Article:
Lagg Corriecravie


Reviews of affordable whiskies with some entertaining tales along the way…

Arran… the next generation

Lagg is Arran’s second distillery, named after a tiny hamlet on the southern tip of the island. Lagg sits on a stretch of coastline that was once a hotbed for illicit whisky and its caves and sheltered bays were often used to harbour smugglers and their stills. The remoteness of the location made it extremely difficult for the men of the excise to arrive without warning, meaning the chances of catching anyone in the act were slim at best. For the distillers, the spot also had a certain practicality. In the days before trains and cars, the sea was the only way to travel and Arran’s southern coast was at the centre of a network of routes.

Over in Kintyre, the booming whisky city of Campbeltown attracted coppersmith’s who were only too happy to make a little extra cash by manufacturing stills for Arran’s smugglers and the people of the mainland, thirsty for the water of life, could easily be reached via the Ayrshire coast.

Contemporary news reports of the time paint quite the picture: “Whisky from Arran and the Cowal shore, as also from Bute, was taken across the Firth to the Ayrshire and Renfrewshire coast and carried into the interior… There was a strong force of Revenue officers at Inverkip, and fights between them and the smugglers were frequent”

To the authorities, Arran’s illicit whisky was a problem that needed solving and the Excise embarked on a sizeable operation to do away with it once and for all…

Another report reads: “The smugglers caves and bothies at the south end of the island are now destroyed. Nearly a dozen of these secret dens have been discovered and demolished, and it is now believed that an end has been put to their operations, at least for a season. For more than half a century the peasantry of the southend of this island have been tempted to prosecute the illicit distillation of whisky, which they maintain is the most remunerative form in which they can dispose of their crops of barley…”

It continues: “As it is indispensable that these little distilleries be planted close by a strem or rivulet, the officers had little difficulty in finding them out by tracing the courses of the streams and watching whether any particles of malt or wash could be found on the margins. Some of them were so thouroughly concealed with heather and bushes that a casual hunstman or tourist would never have suspected their existence, the more active operations being carried on at night.”

It’s telling, I think, that the article mentions an end was brought to the operations “for a season”. There’s an expectation on the part of the writer that the matter wouldn’t stay resolved for long and it would seem they were right. In Gregor Adamson’s excellent book, Arran Water, there’s mention of a still operating on the island well into the 1980s.

So while Arran may have been slow to adopt whisky as a legal business, there’s no doubt the spirit has been a cultural touchpoint for generations. It seems fitting, though, that the new distillery should occupy the same area in which the island’s distillers of yesteryear once operated. Those men and women who were demonised for their work but, as the report above states, were just trying to make a living from the crops they grew.

The Whisky

Lagg officially began producing spirit in 2019 with the first whiskies released in 2022. Corriecravie is a new core release launched in 2023. It will be an annual limited edition going forward and features spirit finished in oloroso sherry casks. It’s bottled at 55% abv.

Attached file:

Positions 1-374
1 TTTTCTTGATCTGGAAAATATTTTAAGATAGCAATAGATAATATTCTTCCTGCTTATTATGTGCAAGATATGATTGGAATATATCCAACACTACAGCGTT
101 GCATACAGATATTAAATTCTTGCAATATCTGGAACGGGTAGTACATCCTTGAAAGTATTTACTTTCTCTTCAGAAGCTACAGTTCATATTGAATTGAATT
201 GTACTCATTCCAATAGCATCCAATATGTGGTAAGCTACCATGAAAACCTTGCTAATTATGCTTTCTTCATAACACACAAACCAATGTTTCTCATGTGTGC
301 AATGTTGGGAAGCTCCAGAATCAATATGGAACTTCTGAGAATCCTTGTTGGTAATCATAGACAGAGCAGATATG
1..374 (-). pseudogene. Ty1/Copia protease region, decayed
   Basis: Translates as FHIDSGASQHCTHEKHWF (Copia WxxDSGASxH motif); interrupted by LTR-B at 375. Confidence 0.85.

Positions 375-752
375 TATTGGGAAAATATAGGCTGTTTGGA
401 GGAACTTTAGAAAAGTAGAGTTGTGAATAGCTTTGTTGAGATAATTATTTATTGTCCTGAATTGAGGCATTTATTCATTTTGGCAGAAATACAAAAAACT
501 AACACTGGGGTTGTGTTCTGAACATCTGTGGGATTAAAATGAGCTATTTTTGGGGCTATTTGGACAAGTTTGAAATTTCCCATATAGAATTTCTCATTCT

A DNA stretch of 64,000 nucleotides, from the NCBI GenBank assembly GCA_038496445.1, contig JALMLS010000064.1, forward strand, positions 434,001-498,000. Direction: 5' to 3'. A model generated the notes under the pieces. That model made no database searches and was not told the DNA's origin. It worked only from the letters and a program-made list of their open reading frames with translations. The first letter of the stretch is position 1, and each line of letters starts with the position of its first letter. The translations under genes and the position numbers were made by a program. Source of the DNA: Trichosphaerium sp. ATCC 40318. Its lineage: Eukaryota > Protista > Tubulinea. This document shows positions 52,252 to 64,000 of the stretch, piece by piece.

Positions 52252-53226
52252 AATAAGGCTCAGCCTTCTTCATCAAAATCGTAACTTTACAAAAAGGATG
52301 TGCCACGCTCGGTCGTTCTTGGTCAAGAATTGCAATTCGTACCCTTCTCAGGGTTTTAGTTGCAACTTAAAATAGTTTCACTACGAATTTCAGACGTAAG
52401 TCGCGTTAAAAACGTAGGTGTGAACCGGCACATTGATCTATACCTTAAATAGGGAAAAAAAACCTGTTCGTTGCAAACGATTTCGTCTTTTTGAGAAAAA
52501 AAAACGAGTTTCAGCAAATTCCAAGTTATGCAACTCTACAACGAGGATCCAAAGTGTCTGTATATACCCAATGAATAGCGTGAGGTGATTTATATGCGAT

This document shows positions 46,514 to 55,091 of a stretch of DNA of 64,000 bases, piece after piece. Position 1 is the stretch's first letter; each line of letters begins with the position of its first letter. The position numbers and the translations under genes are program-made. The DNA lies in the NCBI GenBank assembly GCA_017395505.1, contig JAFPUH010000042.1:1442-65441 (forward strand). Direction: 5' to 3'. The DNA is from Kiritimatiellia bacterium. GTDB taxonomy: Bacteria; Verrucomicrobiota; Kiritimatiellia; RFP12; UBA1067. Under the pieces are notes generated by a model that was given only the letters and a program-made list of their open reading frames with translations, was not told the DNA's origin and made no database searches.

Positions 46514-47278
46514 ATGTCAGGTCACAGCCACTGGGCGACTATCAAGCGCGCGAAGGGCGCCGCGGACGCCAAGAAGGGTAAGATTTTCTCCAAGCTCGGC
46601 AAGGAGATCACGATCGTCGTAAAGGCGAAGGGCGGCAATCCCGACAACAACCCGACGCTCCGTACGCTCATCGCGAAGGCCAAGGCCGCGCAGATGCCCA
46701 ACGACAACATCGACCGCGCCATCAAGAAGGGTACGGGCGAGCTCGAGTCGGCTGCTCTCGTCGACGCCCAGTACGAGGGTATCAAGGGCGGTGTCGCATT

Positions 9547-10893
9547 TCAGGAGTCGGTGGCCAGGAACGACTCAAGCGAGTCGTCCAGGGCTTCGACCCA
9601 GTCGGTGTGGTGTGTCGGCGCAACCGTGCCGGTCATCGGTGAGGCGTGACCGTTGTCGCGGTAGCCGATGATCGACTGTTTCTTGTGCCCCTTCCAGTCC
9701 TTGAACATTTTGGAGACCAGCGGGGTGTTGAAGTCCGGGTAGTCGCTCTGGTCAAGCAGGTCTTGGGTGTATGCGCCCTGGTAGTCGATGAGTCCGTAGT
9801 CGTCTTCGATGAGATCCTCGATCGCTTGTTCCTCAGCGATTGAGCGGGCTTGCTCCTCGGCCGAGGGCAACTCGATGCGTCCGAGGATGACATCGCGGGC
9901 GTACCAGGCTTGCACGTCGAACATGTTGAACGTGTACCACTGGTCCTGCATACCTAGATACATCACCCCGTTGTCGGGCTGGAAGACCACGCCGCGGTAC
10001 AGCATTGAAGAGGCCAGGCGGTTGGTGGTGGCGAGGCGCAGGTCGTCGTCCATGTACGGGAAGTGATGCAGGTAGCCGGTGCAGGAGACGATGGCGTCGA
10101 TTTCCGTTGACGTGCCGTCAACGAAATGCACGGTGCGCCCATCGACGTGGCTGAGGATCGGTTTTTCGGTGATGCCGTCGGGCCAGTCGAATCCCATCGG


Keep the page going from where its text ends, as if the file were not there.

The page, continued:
*Full disclosure: the sample featured in this article was sent to me free of charge. As always, I’ll strive to give an honest opinion on the quality of the dram and the value for money it represents.

Smell: An enticing nose for fans of sherry and peat. Lots of Autumnal, even wintery vibes. Walnuts. Conkers and dry leaves. Christmas Cake. Nutmeg and clove. Chimney smoke rising from coal fires. Dark chocolate covered raisins. Wee touch of glacé cherries. Prune juice. The smell of charred firewood and ash just after the flames have been doused. Also baked apples.

Taste: Dark chocolate and dried fruits on the arrival. Rolling tobacco. Toffee apples. Around the midway pont, the sherry finish seems to lessen, leaving a young, peppery spirit behind. Shows its youth in a wee touch of spirit heat. Interestingly, the peat seems far less powerful than on the nose. It’s there, but keeps mostly to the finish. Nice syrupy texture.

Thoughts: I thought the nose was fantastic with both spirit and cask seeming to have integrated beautifully to create a warming, peaty aroma that draws you in. The palate, didn’t quite live up to those expectations, although it was enjoyable enough in its own right. The nose behaves more like a full-time sherry maturation where the palate is more like the finish it actually is. By that I mean that the sherry is prominent on arrival but fades a little. What it leaves behind is a young, peaty spirit that shows wee flashes of its immaturity. I don’t mind that so much because I think it’s nice to see the character of the Lagg spirit coming through but it feels a bit like a work in progress. Not bad, just sort of, incomplete. There’s lots to enjoy still and it serves as a promise of more to come. A case of good now and potentially great later.

Price: £65. The pricing of Lagg’s initial releases put me off slightly but the core Kilmory expression seems around average at £50 and while Corriecravie is a little higher at £65, it looks on par with limited release from the other newer distilleries. We could have a lengthy conversation over the need for 3 year old whisky to cost £65 but that’s for another time. For now, the dram does enough to suggest Lagg are on the right track where quality is concerned.

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